What a cool idea! I had never heard of such a contraption. Will file it under “heat survival skills”. That would be a great idea for a camper or tent.

    You’re such a good chicken mom!

  5. Brent says:

    A small improvement. Instead of siliconing the elbow in place, use a small piece of pipe, then put the elbow onto the pipe. That way you can set the cooler wherever it will fit and still be able to direct the cooled air wherever you need it to go.

  6. Patty says:

    I think if this was truly a Redneck Air Conditioner it would be made out of the Styrofoam coolers you can pick up at the gas stations and the pvc would be duct taped. But fun concept none the less.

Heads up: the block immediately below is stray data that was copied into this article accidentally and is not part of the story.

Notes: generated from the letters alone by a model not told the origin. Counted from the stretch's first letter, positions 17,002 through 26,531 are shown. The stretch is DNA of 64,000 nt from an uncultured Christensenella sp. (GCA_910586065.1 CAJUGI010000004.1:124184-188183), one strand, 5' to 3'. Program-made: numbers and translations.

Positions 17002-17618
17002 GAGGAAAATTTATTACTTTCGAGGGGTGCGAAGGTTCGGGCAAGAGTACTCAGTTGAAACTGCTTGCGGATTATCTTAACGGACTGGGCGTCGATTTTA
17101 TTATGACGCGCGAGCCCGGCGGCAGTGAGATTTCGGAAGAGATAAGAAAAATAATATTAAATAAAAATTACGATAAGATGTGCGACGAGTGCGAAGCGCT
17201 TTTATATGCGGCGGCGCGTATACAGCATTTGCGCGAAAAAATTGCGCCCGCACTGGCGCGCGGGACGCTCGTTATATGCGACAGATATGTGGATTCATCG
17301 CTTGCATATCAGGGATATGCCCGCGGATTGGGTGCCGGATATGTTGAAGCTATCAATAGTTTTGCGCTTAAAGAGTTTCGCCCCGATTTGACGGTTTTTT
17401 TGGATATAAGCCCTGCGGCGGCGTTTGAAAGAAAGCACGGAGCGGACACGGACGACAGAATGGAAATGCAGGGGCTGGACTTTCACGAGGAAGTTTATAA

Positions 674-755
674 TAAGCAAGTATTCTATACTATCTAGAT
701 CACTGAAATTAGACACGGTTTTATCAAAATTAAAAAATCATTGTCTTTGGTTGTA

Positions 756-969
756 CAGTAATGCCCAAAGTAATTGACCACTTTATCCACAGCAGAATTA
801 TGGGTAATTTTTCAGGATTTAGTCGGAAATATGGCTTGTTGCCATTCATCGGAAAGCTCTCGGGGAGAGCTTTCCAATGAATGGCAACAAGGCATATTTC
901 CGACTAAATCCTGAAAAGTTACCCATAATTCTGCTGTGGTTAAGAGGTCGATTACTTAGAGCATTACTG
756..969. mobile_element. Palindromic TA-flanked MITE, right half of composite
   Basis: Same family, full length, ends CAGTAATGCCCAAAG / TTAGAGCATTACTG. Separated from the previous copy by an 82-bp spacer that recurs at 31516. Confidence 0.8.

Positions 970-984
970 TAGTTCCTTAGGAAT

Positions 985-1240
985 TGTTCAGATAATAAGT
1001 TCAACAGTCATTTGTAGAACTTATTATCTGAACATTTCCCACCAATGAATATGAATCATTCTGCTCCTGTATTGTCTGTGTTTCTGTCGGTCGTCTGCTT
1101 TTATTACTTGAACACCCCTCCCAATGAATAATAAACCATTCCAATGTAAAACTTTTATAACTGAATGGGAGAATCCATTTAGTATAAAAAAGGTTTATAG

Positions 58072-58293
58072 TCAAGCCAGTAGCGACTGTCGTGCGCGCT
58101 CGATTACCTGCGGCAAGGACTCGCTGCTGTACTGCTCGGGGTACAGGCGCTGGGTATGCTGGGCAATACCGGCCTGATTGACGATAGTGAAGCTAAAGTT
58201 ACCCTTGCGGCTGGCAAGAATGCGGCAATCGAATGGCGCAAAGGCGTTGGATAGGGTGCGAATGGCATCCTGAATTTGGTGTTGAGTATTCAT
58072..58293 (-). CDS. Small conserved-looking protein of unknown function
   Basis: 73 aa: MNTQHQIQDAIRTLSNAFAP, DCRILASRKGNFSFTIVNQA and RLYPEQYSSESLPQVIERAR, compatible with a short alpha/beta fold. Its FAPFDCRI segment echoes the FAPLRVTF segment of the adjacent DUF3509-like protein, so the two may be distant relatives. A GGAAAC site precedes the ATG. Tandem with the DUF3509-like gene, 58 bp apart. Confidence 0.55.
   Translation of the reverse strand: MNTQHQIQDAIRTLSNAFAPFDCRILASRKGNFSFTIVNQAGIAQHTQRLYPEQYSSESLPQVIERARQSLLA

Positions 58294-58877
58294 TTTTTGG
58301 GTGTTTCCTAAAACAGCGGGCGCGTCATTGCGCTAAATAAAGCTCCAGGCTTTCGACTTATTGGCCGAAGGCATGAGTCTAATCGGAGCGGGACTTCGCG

7. Anniepalmer says:

    I’m thinking of using this on our 30′ carver boat

  8. Nancy Blue Moon says:

    If the girls are happy with it..I’m happy with it!

  9. Evalyn says:

    I must object to calling this a Redneck Cooler. Duct Tape was not used – everyone knows if you don’t use duct tape, it ain’t redneck. Also, you use appropriate tools that pose no opportunity for maiming oneself in the process. And although I have faith that beer was consumed, nowhere do I see evidence of same. My sister in law, who lives in the wilds of Alaska, built herself one of these from a old styrofoam cooler, a partial role of duct tape, a dull pocket knife and a six pack of Coors. It works well, blowing cold air directly on her beer while she applies pressure to the cut on her leg. How hard can it be?

  10. Vicki says:

    Wow, what a great idea! Thanks for sharing.